Learning First Alliance

Strengthening public schools for every child

The Get Into It Curriculum: Youth Leadership as an Antidote to Bullying in Schools

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By Andrea Cahn, Senior Director of Special Olympics Project UNIFY

Editor’s Note: This post is form our partners at the Special Olympics Project UNIFY. Each week in January, we will feature a new article on a topic related to the social inclusion of youth with intellectual disabilities. Through this effort, we hope to inform the public of the importance of such inclusion as well as offer educators and parents resources to implement it.

In recent months, a dizzying number of headlines about the tragedies of school bullying have sent policymakers, educators, parents, and students in search of solutions.  While it would be easy to latch on to a targeted anti-bullying campaign, as we’ve done with issues like drug abuse, teen pregnancy, youth violence, and suicide, it’s time to address the root causes. During the past three decades, educators have funneled scarce resources into a fragmented web of school-based prevention programs. However well-intentioned, this approach has focused on symptoms, not causes, and has missed an opportunity to expand the skills and capacities of young people as they grow and develop.

 “Student learning is negatively impacted when (a young person) feels unsafe at school…Sport is the world’s greatest classroom for tolerance and acceptance.” ~ Timothy P. Shriver, Ph D., Chairman and CEO of Special Olympics

 According to Tim Shriver, CEO of Special Olympics, “Student learning is negatively impacted when he or she feels unsafe at school and as high profile tragedies illustrate, we are not making the grade.” The latest statistics are staggering. Nearly 17 percent of American students are bullied at least two to three times a month and 28 percent of students were bullied sometime during the last six months. Similarly, little more than half of high school students feel they are important in their school community, and tragically, nearly 15 percent of high school students say they have seriously considered suicide within the last year. A large majority of parents and adults—nearly 75 percent-- feel bullying and violence are serious problems in local schools.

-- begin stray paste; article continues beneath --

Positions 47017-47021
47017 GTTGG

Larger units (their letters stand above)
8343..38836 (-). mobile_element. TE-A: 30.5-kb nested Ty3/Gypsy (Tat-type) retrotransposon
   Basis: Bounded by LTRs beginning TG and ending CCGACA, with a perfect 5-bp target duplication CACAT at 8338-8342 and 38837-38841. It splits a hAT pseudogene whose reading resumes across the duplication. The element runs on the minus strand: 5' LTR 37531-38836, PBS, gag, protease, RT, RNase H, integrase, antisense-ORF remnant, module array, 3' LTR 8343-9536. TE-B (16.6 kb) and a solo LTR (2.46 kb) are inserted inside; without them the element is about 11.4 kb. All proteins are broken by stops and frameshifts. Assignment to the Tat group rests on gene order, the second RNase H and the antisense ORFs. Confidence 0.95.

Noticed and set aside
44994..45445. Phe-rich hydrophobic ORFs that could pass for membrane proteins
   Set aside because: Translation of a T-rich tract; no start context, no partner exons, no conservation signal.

These numbers don’t even begin to capture the reality for students with intellectual disabilities. Shriver states, “Among students with intellectual/developmental disabilities, some estimates suggest that up to 9 percent are bullied or victimized once a week or more. In one recent study, less than one-third of public school students acknowledged having a schoolmate or classmate with intellectual disabilities and only 10 percent of all students reported having a friend with intellectual disabilities, demonstrating the isolation and alienation students with disabilities experience every day in their schools.”

 Project UNIFY

 And yet a quiet movement is building around the country, led by an unlikely set of leaders.   For 44 years, Special Olympics has promoted a culture of empowerment and inclusion for all young people, resulting in attitude change and confidence-building among millions of people with and without intellectual disabilities.  At Special Olympics, the formula for success is providing young people with opportunities to succeed, engage their communities, and form authentic relationships.  This formula has formed the foundation of Project UNIFY, a youth-led movement devoted to developing school communities where all young people are agents of change—fostering respect, dignity, and inclusion for people with intellectual disabilities.